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Costly tickets, exam fever force firms to prune junket plans

Costly tickets, exam fever force firms to prune junket plans
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First Published: Thu, Mar 15 2007. 12 04 AM IST
Expensive tickets, children’s examinations and updating year-end accounts: These are some of the factors that have forced companies to either scrap or scale down dealer and employee junkets to this year’s ICC Cricket World Cup.
A survey by a Delhi-based sports promotion consultancy firm says many of these companies are toying with the idea of sending delegations to Australia during the Indian cricket team’s trip this winter.
During the 2003 World Cup in South Africa, 37 companies sent huge teams—LG Electronics sent 800 people—on incentive and reward tours as part of human-resource initiatives.
This time, sports consultant Score’s survey reports that while 30 companies have planned trips to the West Indies, they are sending a significantly less number of people. One main reason for backing out of a Caribbean sojourn is the high price of match tickets, says Sunil Yash Kalra, a partner of Score. India’s curtain-raiser against Bangladesh on Saturday is not considered a big game for fans back home; the tickets have been priced at $499 (Rs21,956), $449 and $369 for the grandstand, enclosure and hamper categories of seats.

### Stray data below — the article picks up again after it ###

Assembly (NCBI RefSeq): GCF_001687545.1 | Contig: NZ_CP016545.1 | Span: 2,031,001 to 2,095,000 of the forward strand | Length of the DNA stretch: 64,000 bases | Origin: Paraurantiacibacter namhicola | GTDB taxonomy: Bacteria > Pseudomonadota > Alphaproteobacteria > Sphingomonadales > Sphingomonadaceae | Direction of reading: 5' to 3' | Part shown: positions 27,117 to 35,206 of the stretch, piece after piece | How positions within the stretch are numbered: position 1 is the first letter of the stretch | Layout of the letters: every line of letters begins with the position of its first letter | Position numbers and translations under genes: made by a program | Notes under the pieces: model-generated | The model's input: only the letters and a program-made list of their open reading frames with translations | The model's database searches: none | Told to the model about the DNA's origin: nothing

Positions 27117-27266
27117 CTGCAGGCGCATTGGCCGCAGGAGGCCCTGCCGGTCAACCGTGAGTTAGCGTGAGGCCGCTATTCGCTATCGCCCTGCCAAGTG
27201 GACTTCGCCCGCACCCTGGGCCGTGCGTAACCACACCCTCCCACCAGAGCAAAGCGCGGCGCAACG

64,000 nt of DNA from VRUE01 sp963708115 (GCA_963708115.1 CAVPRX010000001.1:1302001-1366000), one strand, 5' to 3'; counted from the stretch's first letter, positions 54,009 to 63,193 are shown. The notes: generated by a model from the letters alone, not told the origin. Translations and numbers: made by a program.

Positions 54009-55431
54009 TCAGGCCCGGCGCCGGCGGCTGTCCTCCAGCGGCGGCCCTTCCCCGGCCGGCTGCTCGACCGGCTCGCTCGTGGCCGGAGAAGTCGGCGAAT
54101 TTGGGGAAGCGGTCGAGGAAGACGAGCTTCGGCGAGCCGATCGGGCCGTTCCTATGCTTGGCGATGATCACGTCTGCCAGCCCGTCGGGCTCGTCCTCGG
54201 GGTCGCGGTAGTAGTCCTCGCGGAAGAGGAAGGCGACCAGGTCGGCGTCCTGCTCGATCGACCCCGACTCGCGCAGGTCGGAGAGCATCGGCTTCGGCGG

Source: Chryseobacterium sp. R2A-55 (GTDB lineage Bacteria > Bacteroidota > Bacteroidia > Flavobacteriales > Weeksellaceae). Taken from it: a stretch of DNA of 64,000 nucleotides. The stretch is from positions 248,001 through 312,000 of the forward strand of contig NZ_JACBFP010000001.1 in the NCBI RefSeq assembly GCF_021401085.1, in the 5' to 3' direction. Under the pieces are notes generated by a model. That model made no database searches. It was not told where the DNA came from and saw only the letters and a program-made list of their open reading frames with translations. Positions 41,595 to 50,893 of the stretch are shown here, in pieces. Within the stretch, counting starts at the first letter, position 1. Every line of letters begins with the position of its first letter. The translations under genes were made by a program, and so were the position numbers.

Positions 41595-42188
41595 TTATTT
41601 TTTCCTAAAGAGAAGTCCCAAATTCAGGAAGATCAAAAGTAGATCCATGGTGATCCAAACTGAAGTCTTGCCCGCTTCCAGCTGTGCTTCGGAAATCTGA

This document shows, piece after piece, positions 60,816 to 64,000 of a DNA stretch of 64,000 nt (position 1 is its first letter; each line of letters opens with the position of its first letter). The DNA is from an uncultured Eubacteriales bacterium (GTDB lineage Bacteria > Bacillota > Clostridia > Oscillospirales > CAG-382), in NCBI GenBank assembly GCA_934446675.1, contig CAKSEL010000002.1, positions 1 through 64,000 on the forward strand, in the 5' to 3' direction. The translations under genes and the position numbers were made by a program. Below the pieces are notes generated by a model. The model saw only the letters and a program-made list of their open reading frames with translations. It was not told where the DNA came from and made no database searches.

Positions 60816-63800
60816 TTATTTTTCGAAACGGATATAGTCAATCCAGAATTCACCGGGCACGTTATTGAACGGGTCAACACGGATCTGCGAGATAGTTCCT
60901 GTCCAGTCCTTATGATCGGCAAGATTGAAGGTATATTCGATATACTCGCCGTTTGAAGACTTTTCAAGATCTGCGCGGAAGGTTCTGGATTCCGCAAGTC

Added to this are hidden costs, such as transit fees and a stopover in either England or the US as there is no direct flight to West Indies. Flying via Florida costs between Rs80,000 and Rs1 lakh, and via London between Rs1 lakh and Rs1.25 lakh. Other major worries for companies are the high hotel rates and an acute shortage of budget accommodation. The cost of basic amenities and services is rather steep compared with Europe and other cricketing destinations across the world, says Kalra.
Saumil Majmudar, director, SportzVillage, a Bangalore-based official agent, says hotel rates have shot up from $200 to $700 per night. Worse, bookings often cannot be made for less than a week’s stay.
Despite it being an official sponsor, recognized by the International Cricket Council, LG Electronics will not send a single person this time. Says a company executive: “The trip is too expensive,” adding, however, that it was not just expenses that made LG shelve its plans. Dealers were not interested as the tournament clashed with the annual examinations of their children. “It’s not a holiday season.”
Another sponsor, Hero Honda, will send top-performing dealers and customers who bagged prizes in its “Heroes for Heroes” campaign. The company did not specify the contingent size, but people with knowledge of its numbers say it would be considerably less than the nearly 300 sent to South Africa.
Score says 23 out of the 37 companies that went to South Africa have postponed their incentive programmes to later this year when India visits Australia. The first Test begins on 26 December in Melbourne. The remaining three will be in January, coinciding with year-end vacations.
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First Published: Thu, Mar 15 2007. 12 04 AM IST